By page 272, Wilkie and Farnsworth seem to be hedging their bets: "the selection of decorated English-manufactured pottery, therefore, must be seen as directed by a variety of aesthetic concerns that may or may not have been related at all to traditional preferences in pot appearance, yet still possibly influenced by those considerations." The banding on factory-turned slipware is rightly argued to be similar to West African fabrics. A few vessels with bird motifs are seen as beckoning back to the importance of birds in the mythology of some West African tribes. A geometric design hand-painted on a pearlware bowl -- at the point of its decoration in the factory in England -- must be a cosmogram, and therefore must have made the bowl attractive to the slaves (Strangely, though, elsewhere in the Diaspora, the actual creation of a cosmogram by the individual African American actor is integral to the importance of that cosmogram in ritual. Can we really say how an African Caribbean would respond to a cosmogram mass-produced by some English potter? Are we sure it would be a positive reaction?).

The hunt for African resonance continues in the discussion of ceramic pipes. As with the ceramics, issues of supply and available selection are not adequately addressed.

At page 295, the authors note "Of course, it is possible to read too much into these things." This is a brave statement to make, and I think it is an implicit recognition that not all archaeologists will accept all of their interpretations. There is little doubt that the culture of the enslaved and apprenticed at Clifton included behaviors that reached back to African origins or that resonated with an African memory. To their credit, Wilkie and Farnsworth seem to acknowledge that it is a matter of degree.

Having voiced my reservations about this volume, it is important to revisit its many strengths. The archaeological study of Clifton represents one of the most extensive archaeological examinations to date of a Caribbean plantation. There are several strong data sets from the excavations and analyses, complemented by an interesting and fairly extensive archival record. This volume documents a key time in the development of what has become the Bahamian identity.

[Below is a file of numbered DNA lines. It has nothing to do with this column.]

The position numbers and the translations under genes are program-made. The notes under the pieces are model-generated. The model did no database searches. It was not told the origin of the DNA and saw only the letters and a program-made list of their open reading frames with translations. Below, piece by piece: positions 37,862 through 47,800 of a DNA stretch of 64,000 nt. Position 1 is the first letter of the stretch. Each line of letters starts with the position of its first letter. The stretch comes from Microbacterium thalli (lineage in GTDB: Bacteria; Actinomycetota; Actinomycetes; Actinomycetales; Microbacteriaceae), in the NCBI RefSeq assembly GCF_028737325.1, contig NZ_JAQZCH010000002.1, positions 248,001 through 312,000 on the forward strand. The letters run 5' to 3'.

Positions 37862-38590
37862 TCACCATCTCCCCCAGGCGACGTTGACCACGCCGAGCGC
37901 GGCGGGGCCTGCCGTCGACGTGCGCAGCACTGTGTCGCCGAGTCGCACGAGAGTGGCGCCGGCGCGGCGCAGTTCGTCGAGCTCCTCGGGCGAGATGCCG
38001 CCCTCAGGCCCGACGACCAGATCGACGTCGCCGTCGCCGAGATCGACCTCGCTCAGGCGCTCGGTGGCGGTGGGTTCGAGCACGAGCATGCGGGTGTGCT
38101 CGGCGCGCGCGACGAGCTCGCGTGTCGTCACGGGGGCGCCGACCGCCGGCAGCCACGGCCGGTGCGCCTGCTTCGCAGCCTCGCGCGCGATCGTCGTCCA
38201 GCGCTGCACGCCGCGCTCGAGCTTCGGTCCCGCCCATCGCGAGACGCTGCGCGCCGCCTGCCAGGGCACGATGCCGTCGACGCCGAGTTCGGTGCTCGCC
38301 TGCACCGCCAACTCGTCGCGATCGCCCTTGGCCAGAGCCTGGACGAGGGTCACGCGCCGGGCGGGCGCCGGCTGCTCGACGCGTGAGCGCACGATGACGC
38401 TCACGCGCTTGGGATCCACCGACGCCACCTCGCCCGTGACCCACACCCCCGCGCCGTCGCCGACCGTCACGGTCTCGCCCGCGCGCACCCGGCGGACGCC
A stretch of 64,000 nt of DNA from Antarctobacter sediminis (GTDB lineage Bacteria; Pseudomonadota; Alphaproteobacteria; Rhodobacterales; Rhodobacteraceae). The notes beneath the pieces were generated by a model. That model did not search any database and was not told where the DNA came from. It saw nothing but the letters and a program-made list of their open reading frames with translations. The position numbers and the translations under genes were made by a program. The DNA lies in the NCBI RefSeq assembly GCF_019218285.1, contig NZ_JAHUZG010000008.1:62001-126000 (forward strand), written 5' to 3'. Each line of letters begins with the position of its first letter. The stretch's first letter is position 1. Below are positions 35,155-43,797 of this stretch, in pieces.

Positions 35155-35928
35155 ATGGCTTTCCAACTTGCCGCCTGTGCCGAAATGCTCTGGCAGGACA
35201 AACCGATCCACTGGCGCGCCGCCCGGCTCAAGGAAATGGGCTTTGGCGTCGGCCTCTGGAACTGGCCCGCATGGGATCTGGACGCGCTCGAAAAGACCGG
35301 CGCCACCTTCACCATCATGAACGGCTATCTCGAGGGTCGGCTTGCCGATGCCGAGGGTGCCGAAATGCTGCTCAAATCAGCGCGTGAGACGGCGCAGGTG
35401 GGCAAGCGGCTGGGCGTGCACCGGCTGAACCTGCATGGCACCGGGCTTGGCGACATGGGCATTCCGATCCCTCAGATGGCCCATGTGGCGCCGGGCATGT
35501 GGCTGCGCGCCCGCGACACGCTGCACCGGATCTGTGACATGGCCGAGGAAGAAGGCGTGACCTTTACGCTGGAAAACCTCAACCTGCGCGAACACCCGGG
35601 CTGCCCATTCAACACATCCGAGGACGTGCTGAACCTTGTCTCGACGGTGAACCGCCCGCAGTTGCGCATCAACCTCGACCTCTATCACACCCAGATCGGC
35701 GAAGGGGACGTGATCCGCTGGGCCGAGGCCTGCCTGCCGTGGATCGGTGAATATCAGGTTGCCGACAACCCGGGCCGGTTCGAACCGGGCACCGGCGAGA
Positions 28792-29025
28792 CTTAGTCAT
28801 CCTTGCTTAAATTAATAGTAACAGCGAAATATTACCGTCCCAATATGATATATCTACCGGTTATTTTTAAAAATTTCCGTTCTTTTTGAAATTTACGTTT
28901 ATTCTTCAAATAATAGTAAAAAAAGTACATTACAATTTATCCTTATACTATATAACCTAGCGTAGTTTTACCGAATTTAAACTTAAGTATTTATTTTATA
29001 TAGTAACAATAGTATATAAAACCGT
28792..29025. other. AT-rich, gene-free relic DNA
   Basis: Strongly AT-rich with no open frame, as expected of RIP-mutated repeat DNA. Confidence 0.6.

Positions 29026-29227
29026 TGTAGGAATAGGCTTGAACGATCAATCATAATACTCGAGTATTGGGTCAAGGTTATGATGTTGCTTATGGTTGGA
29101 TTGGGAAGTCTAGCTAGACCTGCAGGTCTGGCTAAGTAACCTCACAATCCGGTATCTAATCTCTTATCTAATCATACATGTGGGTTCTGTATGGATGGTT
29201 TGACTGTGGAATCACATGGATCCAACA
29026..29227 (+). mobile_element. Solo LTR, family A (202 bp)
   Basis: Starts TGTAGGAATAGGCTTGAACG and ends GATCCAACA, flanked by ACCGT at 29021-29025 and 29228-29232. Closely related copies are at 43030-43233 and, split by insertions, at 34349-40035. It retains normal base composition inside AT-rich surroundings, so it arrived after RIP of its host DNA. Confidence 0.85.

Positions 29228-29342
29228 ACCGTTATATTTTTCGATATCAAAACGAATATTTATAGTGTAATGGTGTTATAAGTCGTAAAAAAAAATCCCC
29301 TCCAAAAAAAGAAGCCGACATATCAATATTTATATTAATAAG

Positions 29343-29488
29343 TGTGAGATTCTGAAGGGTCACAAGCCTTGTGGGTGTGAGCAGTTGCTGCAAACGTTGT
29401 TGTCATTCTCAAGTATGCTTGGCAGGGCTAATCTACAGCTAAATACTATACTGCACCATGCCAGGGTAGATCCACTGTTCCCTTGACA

Archaeologists of the African Diaspora range from those who readily see African-derived traits or behaviors in sites of African Americans or African Caribbeans, to those archaeologists who are extremely cautious in harking back to African origins. I think this study from Wilkie and Farnsworth underlines that range in perspectives, and I think the degree of acceptance of their arguments will vary according to the stance of the individual reader. Although I am firmly on the skeptical end of the spectrum, I found this volume an intriguing and challenging read. It is an important contribution to the archaeological literature of the Diaspora. I encourage all the subscribers to the newsletter to read Sampling Many Pots.

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Book Review

Derefaka book cover

Abi Alabo Derefaka. Archaeology and Culture History in the Central Niger Delta. Port Harcourt, Nigeria: Onyoma Research Publications, 2003, 319 pp. $31.50 (paper), ISBN 978-36122-0-4.

Reviewed for the African Diaspora Archaeology Newsletter by Zacharys Anger Gundu (Ph.D.), Department of Archaeology, Ahmadu Bello University, Zaria, Nigeria.

This volume sets out in seven chapters to accomplish three major objectives. These are: (1) deriving a chronology for the Central Niger Delta from the archaeological record; (2) reconstructing past life ways including dispersal and migrations in the Central Delta; and (3) highlighting possible intra and inter community relationships in the general Delta area. [Read or download this full review here in Adobe .pdf format >>>].

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Book Review

Berzock book cover

Published by H-AfrArts, (March 2008).

Kathleen Bickford Berzock. For Hearth and Altar: African Ceramics from the Keith Achepohl Collection. New Haven and London: Yale University Press, 2005. 203 pp. Illustrations, maps, notes, bibliography. $45.00 (cloth), ISBN 0-300-1149-5; $24.95 (paper), ISBN 0-86559-221-7.

Reviewed for H-AfrArts by Susan Cooksey, Harn Museum of Art, University of Florida.

Presence and Prominence: Foregrounding African Ceramics

For Hearth and Altar accompanied an exhibition curated by the author, Kathleen Bickford Berzock, which opened at the Chicago Art Institute in 2005. This publication, with its substantive but accessible text and beautiful illustrations, was written for general readers, yet it will appeal to scholars as well. The book begins with a transcription of Berzock's interview with collector Keith Achepohl, a printmaker and professor emeritus of printmaking at the University of Iowa. Berzock's interview with Achepohl reveals the collector's passion for African ceramics as one informed and enhanced by his artist's eye. "Ceramics in Africa," an introductory essay by Berzock, follows with a discussion of the ancient traditions of ceramic production, and overviews of techniques, aesthetics, and interpretation. Within these overviews, the author elaborates on the relationship of ceramics to metallurgy, the refinement and continuity of techniques, the secular and sacred roles of ceramic vessels, and the pervasive metaphor of pot as body in various African ceramic traditions. She connects these themes to examples in the Achepohl collection featured in the catalogue as well as to other examples from the continent. Illustrations in this chapter focus on methods of production, and include several large color photographs of various stages of ceramic production, a photograph of a Yoruba Shango shrine, and a map of the continent.